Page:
Well, I lied.Â Sue me.Â Instead of discussing an individual player, I'm going to make some more general team-wide observations.Â Don't like it?Â Line up at window 106 between the hours of 1 and 1:05 p.m., fill out the forms in triplicate, be sure to bring your receipt and three forms of photo I.D. andÂ the counter staff will be happy to refund in full the money you paid for these charming and entertaining visits to my mind.Â Really, though, following Bruce Boudreau's logic concerning the Ovechkin hit on Brian Campbell (and the obvious liability of the end boards and equally obvious innocence of Ovie), it's not my fault that I broke my promise to you;Â it's your fault for reading that promise in the first place. [more…]
Twice in the last week - once after the Tampa Bay game, once during the first intermission of the Oilers game - we've had the opportunity to watch Tyler Bozak do interviews for television. Twice during the past week, he's stood there in the hallway outside the Leaf dressing room, spiky hair soaked with sweat, talking first to Paul Hendrick, then to Elliotte Friedman, with a giant freaking grin on his face. The big grin on his face tells you that Tyler Bozak is a happy young man. He's got six goals and eleven assists in twenty-three games as a twenty-three year old rookie centreman for the Toronto Maple Leafs, and he's making $875,000 with another 2.8 million dollars worth of bonuses on the table. Of course he's happy. Why the hell wouldn't he be happy?
The big grin also tells you he's a young man. Those of a certain age can't help but be struck immediately by Bozak's youthful appearance. He seems to have a little acne here and there, which makes him look even more like the kid behind the counter at Taco Bell than he otherwise might, but more than anything else you can see the excitement of a young man in his eyes and in the corners of his mouth when he simply cannot supress the grin that wants to get out. Doing those interviews, you can tell that he is absolutely stoked, the way only a young player - who hasn't been doing this sort of thing since Chelios was a child - can possibly be. [more…]
Let's get one thing straight:Â this year is a write-off.Â The rest of the games scheduled for the Maple Leafs are not happening, at least not in any meaningful sense.Â Instead, the eventsÂ you will be watching on your large-screen TVsÂ over the course of twenty-six evenings littered throughout the next two and a half months are best considered nought but a demonstration or experiment of sorts.
Since posting the parable of Owen the other day, and most especially since reviewing the commentary appended thereto, it has come to my attention that:
- The Tragically Hip suck or else the Tragically Hip are the very Platonic embodiment of the concept of "win".Â Â It is not at all clear which of these two statements concerning the properties of the Tragically Hip inclines towards truth, yet the truth is said to be obvious, immutable and beyond the realm of debate;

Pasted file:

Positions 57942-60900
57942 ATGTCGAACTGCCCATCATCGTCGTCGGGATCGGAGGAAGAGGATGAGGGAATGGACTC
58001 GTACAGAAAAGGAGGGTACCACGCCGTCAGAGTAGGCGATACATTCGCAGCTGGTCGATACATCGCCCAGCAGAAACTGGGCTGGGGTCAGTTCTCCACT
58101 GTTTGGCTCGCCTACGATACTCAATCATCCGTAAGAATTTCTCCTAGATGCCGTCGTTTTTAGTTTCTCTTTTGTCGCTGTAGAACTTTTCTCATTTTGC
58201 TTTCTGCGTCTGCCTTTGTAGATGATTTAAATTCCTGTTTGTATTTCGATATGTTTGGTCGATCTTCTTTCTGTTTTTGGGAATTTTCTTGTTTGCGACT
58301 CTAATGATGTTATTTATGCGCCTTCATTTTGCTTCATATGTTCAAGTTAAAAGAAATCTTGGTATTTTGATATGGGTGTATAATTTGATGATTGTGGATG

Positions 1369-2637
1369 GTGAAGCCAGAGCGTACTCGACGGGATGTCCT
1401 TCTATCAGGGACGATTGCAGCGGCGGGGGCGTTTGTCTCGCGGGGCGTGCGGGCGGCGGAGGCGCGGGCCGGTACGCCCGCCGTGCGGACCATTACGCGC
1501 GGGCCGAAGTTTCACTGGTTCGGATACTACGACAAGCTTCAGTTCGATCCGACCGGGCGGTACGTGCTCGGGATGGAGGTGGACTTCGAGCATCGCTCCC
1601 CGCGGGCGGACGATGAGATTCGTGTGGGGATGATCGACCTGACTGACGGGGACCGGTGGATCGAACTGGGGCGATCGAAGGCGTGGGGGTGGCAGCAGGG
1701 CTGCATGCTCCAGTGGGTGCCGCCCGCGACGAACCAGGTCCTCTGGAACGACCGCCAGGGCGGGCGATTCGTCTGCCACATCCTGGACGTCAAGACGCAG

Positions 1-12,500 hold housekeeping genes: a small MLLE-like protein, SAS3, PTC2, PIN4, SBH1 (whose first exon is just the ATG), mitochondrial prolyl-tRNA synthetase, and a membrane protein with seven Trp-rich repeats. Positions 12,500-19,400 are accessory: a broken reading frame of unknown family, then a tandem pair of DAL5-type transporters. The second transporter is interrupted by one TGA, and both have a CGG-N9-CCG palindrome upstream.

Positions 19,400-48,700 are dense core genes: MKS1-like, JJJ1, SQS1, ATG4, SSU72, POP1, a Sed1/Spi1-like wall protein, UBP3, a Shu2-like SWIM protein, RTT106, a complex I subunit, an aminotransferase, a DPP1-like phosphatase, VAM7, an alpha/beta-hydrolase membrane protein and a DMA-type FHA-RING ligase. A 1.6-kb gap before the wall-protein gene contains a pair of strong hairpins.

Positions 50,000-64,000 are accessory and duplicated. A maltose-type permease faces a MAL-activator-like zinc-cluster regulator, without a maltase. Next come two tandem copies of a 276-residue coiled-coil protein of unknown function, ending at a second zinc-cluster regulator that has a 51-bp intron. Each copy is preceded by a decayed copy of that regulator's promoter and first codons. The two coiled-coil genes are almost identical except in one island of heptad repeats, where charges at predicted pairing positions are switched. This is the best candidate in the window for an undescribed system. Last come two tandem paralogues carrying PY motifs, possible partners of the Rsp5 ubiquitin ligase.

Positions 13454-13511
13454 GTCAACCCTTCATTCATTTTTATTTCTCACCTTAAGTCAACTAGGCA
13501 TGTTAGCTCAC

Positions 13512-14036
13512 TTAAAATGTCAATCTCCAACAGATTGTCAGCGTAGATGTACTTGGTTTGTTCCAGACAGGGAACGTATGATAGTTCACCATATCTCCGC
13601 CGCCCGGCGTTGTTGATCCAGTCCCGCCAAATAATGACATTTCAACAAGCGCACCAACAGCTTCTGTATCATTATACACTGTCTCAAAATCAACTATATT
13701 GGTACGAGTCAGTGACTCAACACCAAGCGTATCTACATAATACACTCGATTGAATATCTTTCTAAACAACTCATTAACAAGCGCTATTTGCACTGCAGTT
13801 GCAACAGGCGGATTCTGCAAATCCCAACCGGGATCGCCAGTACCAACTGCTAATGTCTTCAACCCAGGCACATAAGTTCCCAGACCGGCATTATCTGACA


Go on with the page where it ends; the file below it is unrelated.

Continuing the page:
- It is a very good idea to proofread what you have frantically typed in a guilty paroxysm of nostalgic reminiscence before hitting the "publish" button.Â Failure to do so may have the inattentive rookie blogger combining various teams, their nicknames and game results in a charming but utterly abstract and completely fictional goulash of confusion.Â In the unlikely event this is not the effect one is really attempting to achieve, this little pro tip may help you avoid embarrassment;
- It is quite possible that I am the first person on earth and in the history of ever to reference both the Three Stooges and Waiting for Godot in the same sentence.Â Now I've gone and done it in consecutive posts!Â Don't be expecting this level of achievement in every installment, kids, outstanding performances have a way of regressing to the mean;
- My theory of road trips, nascent and ill-developed though it may be, is fertile ground for graduate study.Â Even more startlingly, the road trip is fertile ground for reality television.Â How has there not been a Big Brother style reality show centred around the road trip.Â And no, I haven't forgotten about the Amazing Race; pay attention man, those dudes travel in pairs, not triads.Â As an aside, I wonder how many other areas of human endeavour are equally of interest to academics and reality TV producers?
- I somehow managed to omit from the story the fact that my buddies and I attended a cocktail mixer at the IMF.Â Trust me, you don't know from fun until you've partied with international debt specialists in a brightly-lit impersonal and institutional room in the middle of the afternoon; and
- At least some of you are seeing some of the same positive developments in certain Maple Leaf players that I am.
Before we get to the subject of today's post, Luke Schenn, a preliminary word if you will about the title of these entries:Â [more…]